Chinese

 

 

Click here for a map of all the restaurants listed below.

 

Columbia Cottage [1034 Amsterdam Ave. (at 111th St.) 212-662-1800]
The food is solid, but nothing to write home about. The real reason to visit this place is the free wine. Yes, that's right. You can get as much free wine as you like with your meal. I recommend a trip to nearby O'Connell's pub (formerly Cannon's at 108th and Broadway) after dinner for some darts and cheap Rolling Rock pitchers.

Dumpling Man [100 St. Mark's Pl. (bet. 1st Ave. and Ave. A) 212-505-2121]
A solid option if you don't want to go down to Chinatown, Dumpling Man serves up pretty tasty and filling dumplings for reasonable prices. For the standards, they offer pork, chicken, shrimp, and vegetable either steamed (my preference) or seared on one side. I tried all but the vegetable and I would say that chicken was my favorite. The standard dumpling sauce, along with some Sriracha should be all you need, but they do offer some special sauces if you like. Overall, it's a pretty good place for a late-night snack.

Flor de Mayo [484 Amsterdam Ave. (bet. 83rd and 84th Sts.) 212-787-3388 and 2651 Broadway (bet. 100th and 101st Sts.) 212-663-5520]
A unique dining experience (at least for me), this restaurant offers both Peruvian and Chinese fare (yes I am being a little lazy putting it in the Chinese category). Anyway, the food is very good, the prices are very low, and the portions are very big. This place is a great deal. I got a huge bowl of Egg Drop Soup for $1.50, half a chicken with yellow rice and a small salad for $7.50, and a side order of yuca for $3.50. Let's just say that was a huge meal. You could easily stuff yourself with just the chicken dish.

Fried Dumpling [99 Allen St. (bet. Broome St. and Delancey St.) 212-941-9975]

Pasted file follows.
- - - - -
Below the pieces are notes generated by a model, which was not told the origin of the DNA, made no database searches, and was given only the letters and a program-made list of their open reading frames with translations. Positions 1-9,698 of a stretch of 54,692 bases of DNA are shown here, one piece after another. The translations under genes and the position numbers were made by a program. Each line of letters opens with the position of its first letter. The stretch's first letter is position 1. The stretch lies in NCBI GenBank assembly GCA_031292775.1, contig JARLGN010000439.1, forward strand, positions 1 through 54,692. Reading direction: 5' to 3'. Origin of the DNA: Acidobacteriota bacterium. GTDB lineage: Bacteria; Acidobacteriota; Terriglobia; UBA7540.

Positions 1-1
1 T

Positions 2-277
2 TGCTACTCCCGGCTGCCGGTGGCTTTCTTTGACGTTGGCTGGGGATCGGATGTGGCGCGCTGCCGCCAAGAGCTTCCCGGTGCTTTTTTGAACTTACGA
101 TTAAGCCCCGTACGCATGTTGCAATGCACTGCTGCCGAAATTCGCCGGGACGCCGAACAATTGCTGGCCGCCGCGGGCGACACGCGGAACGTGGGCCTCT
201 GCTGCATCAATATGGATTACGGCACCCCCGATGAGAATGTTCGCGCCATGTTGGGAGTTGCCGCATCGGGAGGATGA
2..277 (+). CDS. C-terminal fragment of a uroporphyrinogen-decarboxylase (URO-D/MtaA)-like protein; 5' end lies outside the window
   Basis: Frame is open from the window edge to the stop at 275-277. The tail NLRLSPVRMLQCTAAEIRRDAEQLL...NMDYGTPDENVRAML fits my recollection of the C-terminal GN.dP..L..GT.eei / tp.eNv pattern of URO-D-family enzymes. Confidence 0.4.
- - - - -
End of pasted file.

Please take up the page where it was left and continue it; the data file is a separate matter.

So cheap it's silly. $1 gets you 5 dumplings. Or 4 pork buns. Or two huge pieces of a Sesame Pancake. And so on and so forth. The dumplings are solid, but unspectacular. But did I mention that they cost $1 for 5?! If you really like them, you can bring 30 of them home for $5 and cook them yourself.

Great N.Y. Noodletown [28 1/2 Bowery (at Bayard Street) 212-349-0923]
My new Chinatown eatery after the sad closure of Win Hop, a Berger family staple for nearly 30 years. Try the Wonton Noodle Soup ($3.50) and any dish over rice. Beef with Broccoli is only $3.50. Typical authentic Chinatown atmosphere.

Joe's Shanghai [9 Pell St. (bet. Doyers St. and Bowery) 212-233-8888]
The line outside is usually long. Once inside, you sit at a big table with strangers (ours were from Sweden) and everyone is packed together. But the soup dumplings are very good. A Shanghai specialty, these treats filled with pork, or my preferred pork and crab, should make up the bulk of your meal. They are the main reason to come here, as opposed to other Chinatown restaurants. One caveat: don't eat the whole thing in one bite Tom, or you will burn your mouth. I also recommend the Shredded Turnip Shortcakes and the Shanghai Fried Flat Noodles, which were both tasty. And of course, as this is Chinatown, prices are very low.

Liberty View [21 South End Ave. 212-786-1888]
A solid downtown Chinese option with a separate menu of Chinese specialties. Lily says it's not the best, and she knows more than I do, but I would say that you will do pretty well here unless your parents own a Chinese restaurant. Besides you don't exactly have a lot of options in Battery Park City. And as a bonus you potentially get a great view of the Statue of Liberty. My favorite dish of the night was Sliced Duck with Scallions.

Mandarin Court [61 Mott St. (bet. Bayard and Canal Sts.) 212-608-3838]